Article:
Comment: Gilles Coccoli,
PrePay Solutions

Photo og Gilles CoccoliAs the UK’s new coalition government prepares to announce
spending cuts in the public sector, the world of prepaid should
prepare for these changes to act as a launch pad for prepaid cards
into the public sphere.

There will be demand for greater
efficiency in financial processing, cost control and payment
monitoring within these new budget conditions. As the tool that
enables the public sector to achieve this, the prepaid card
industry will benefit in the long-term from the new government

The public sector has huge
potential still being realised, so it is an interesting and
exciting time to be part of the evolving market.

When looking at how prepaid cards
as a payment solution can be used in the public sector, cost,
efficiency, control, social integration and image are key points
that contribute to it reaching its true potential.


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With little outlay cost per card
and the ability to load and re-load funds onto them electronically,
the costs – both financial and resource-wise – can be minimal when
compared with cheques and direct deposits. Prepaid cards also offer
a safer and more secure alternative to cash.


Efficiency in the public sector is
a huge consideration, especially when dealing with social welfare,
public benefits and remuneration. Traditionally cheques, cash and
direct deposits have been the methods in which the public sector
has provided finance to its employees, suppliers and citizens.
These have not always proven to be the most efficient payment
methods due to fund-clearing time periods, bank locations etc.


There are two elements to consider
when it comes to control and the potential of prepaid cards in the
public sector.

The first is control in the overall
prepaid application where relevant authorities – for instance
public sector finance and payroll managers – can have direct power
over how much money is loaded onto a card.

The second element is that prepaid
cards provide more efficiency, and in turn more control than cash,
as to where allocated money is being used. This is a key benefit
for the public sector when dealing with social security payments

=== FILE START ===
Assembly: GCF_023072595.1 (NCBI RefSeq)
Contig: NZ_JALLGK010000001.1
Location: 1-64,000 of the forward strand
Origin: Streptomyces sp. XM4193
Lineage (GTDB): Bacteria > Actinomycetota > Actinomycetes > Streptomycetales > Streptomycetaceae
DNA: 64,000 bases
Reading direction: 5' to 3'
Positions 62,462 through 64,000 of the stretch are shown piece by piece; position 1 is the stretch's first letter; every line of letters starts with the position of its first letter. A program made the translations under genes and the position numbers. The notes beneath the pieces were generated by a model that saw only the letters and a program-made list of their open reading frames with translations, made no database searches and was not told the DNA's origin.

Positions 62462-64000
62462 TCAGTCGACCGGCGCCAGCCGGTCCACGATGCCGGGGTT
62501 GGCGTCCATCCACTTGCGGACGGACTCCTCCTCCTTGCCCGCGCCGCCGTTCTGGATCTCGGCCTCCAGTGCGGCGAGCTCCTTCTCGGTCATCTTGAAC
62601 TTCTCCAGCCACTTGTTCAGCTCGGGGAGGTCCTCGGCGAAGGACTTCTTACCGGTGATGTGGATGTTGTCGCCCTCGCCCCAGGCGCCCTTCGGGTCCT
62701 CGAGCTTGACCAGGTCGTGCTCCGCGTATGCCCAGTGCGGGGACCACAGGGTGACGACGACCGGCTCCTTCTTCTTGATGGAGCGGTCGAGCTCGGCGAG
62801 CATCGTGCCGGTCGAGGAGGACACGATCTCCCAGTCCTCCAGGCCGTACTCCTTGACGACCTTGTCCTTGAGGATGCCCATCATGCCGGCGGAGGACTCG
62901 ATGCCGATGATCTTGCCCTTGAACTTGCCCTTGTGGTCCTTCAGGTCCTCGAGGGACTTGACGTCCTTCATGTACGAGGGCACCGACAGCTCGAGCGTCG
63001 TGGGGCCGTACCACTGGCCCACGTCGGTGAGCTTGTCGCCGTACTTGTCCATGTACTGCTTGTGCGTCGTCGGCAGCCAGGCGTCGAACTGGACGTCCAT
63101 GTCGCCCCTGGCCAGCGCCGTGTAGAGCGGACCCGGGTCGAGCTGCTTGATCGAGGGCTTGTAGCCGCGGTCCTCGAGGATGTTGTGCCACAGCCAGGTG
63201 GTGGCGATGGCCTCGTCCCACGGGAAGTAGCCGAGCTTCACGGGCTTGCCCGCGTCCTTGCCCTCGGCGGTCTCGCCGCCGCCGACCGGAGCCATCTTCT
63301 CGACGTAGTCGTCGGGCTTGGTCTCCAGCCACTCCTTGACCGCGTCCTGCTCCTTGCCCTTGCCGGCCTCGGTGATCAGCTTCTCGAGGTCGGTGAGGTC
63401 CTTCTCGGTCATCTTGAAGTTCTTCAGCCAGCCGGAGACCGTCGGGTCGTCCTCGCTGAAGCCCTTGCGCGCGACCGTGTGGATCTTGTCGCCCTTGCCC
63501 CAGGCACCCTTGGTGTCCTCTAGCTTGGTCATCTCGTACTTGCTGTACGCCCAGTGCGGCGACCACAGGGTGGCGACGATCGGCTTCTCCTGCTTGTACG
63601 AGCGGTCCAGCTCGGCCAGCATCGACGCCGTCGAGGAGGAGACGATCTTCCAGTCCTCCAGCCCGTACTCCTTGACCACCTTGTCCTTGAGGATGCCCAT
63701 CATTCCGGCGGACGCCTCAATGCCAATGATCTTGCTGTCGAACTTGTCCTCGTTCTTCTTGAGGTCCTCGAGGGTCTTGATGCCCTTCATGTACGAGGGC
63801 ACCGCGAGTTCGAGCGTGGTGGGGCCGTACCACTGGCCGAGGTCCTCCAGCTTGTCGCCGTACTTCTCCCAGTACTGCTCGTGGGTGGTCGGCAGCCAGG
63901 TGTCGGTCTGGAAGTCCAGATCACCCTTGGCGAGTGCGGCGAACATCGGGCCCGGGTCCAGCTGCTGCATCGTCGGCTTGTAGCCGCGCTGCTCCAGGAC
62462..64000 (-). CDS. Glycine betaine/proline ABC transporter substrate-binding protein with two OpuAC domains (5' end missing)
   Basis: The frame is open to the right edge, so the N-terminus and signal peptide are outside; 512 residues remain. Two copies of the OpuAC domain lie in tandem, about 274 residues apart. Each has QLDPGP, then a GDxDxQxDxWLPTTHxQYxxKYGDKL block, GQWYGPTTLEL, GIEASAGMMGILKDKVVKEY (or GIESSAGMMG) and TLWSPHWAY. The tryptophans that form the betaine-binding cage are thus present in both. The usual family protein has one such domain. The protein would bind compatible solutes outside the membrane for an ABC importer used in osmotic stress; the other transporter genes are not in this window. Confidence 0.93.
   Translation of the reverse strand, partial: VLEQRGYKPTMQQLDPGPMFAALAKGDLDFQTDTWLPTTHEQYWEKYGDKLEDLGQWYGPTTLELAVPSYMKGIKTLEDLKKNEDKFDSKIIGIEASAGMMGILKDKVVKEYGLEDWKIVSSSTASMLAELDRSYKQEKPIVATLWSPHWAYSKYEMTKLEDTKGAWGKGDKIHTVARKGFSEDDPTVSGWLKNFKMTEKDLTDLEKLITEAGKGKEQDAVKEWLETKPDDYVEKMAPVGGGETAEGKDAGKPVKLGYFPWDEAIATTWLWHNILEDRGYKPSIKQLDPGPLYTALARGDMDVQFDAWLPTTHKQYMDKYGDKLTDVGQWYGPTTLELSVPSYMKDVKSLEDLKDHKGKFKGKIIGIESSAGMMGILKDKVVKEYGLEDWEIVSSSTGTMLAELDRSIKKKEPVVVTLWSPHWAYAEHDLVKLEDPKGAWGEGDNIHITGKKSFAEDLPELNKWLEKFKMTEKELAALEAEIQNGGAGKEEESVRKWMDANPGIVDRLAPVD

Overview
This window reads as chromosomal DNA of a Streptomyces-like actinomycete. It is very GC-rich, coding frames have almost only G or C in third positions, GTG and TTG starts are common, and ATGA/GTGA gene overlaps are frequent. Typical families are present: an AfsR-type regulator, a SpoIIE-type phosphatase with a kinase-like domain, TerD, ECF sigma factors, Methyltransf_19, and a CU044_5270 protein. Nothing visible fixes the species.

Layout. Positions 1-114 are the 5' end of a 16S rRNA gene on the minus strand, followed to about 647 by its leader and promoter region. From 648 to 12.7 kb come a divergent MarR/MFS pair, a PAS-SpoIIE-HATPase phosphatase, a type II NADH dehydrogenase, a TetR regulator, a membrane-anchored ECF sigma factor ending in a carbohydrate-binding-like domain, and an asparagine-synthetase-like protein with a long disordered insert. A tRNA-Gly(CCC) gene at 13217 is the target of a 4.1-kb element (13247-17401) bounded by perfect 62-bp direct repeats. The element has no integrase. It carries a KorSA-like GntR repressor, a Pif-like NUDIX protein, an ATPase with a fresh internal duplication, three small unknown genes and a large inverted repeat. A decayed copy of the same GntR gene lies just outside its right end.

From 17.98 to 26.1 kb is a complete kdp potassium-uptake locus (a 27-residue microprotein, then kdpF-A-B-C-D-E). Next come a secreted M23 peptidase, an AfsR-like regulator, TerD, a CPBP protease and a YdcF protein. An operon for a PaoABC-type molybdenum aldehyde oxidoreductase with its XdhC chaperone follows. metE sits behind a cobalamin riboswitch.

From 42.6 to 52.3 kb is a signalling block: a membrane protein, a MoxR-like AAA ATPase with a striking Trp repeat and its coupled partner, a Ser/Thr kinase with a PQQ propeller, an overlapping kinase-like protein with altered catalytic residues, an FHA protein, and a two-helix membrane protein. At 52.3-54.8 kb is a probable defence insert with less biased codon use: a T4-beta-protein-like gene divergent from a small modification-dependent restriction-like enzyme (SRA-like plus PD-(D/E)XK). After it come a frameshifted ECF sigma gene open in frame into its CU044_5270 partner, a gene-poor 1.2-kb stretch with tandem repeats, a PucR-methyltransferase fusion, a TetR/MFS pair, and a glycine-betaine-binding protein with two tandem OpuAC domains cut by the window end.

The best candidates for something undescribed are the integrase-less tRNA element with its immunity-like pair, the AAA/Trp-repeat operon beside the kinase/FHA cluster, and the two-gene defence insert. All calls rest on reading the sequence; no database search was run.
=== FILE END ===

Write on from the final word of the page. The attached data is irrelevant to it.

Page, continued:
such as unemployment benefits and state pensions as it gives an
additional element of transaction monitoring. Prepaid cards could
be the tool that solves the public sector’s concerns about where
public money is being spent.


People who exclusively use cash are
missing many of the potential purchasing opportunities that are
available to those who use credit, debit and prepaid cards. Cash
limits people to the physical world, whereas card payments open
doors to the online world. The beauty of a prepaid card is that it
enables users to engage in both the physical and virtual world
without the need to be linked to bank accounts and credit

Integrating prepaid cards into
people’s everyday lifestyles is a current industry challenge. While
being used in ‘fringe’ applications such as business travel expense
management, remittance and temporary staff payment, the world of
prepayment is now leaving its ‘teen years’ and entering its ‘adult
age’. The use of prepay is increasing in several diverse segments,
including the public sector, which will contribute to widespread
social integration.

It is difficult to say when prepaid
cards may be part of everyday financial life, however if
governments were to adopt the financial tool as a payment method,
wide-scale acceptance would develop much sooner. With cheques
expected to be obsolete by 2018 and the promise of a cashless
society sometime over the next half-century, prepaid looks well
positioned to benefit from these trends.

Gilles Coccoli is managing
director, PrePay Solutions, a prepaid services collaboration
between MasterCard and Accor Services